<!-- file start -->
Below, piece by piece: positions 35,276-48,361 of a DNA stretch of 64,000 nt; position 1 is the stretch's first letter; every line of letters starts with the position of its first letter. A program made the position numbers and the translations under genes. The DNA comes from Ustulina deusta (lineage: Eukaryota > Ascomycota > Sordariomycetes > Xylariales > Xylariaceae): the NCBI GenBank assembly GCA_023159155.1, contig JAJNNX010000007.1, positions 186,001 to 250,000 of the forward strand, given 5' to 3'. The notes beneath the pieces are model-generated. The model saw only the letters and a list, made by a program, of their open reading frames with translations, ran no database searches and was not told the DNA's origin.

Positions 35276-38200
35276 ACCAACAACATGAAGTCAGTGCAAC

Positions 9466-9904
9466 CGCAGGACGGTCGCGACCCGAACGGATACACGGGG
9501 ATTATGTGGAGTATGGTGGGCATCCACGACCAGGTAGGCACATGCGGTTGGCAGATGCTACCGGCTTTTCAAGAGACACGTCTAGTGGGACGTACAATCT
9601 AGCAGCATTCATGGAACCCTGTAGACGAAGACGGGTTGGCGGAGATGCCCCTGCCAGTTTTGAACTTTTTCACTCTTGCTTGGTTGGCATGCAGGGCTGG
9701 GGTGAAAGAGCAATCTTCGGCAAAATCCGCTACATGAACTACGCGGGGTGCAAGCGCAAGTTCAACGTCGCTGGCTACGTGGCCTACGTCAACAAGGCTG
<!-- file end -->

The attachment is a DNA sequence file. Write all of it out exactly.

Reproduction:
Below, piece by piece: positions 35,276-48,361 of a DNA stretch of 64,000 nt; position 1 is the stretch's first letter; every line of letters starts with the position of its first letter. A program made the position numbers and the translations under genes. The DNA comes from Ustulina deusta (lineage: Eukaryota > Ascomycota > Sordariomycetes > Xylariales > Xylariaceae): the NCBI GenBank assembly GCA_023159155.1, contig JAJNNX010000007.1, positions 186,001 to 250,000 of the forward strand, given 5' to 3'. The notes beneath the pieces are model-generated. The model saw only the letters and a list, made by a program, of their open reading frames with translations, ran no database searches and was not told the DNA's origin.

Positions 35276-38200
35276 ACCAACAACATGAAGTCAGTGCAAC

Positions 9466-9904
9466 CGCAGGACGGTCGCGACCCGAACGGATACACGGGG
9501 ATTATGTGGAGTATGGTGGGCATCCACGACCAGGTAGGCACATGCGGTTGGCAGATGCTACCGGCTTTTCAAGAGACACGTCTAGTGGGACGTACAATCT
9601 AGCAGCATTCATGGAACCCTGTAGACGAAGACGGGTTGGCGGAGATGCCCCTGCCAGTTTTGAACTTTTTCACTCTTGCTTGGTTGGCATGCAGGGCTGG
9701 GGTGAAAGAGCAATCTTCGGCAAAATCCGCTACATGAACTACGCGGGGTGCAAGCGCAAGTTCAACGTCGCTGGCTACGTGGCCTACGTCAACAAGGCTG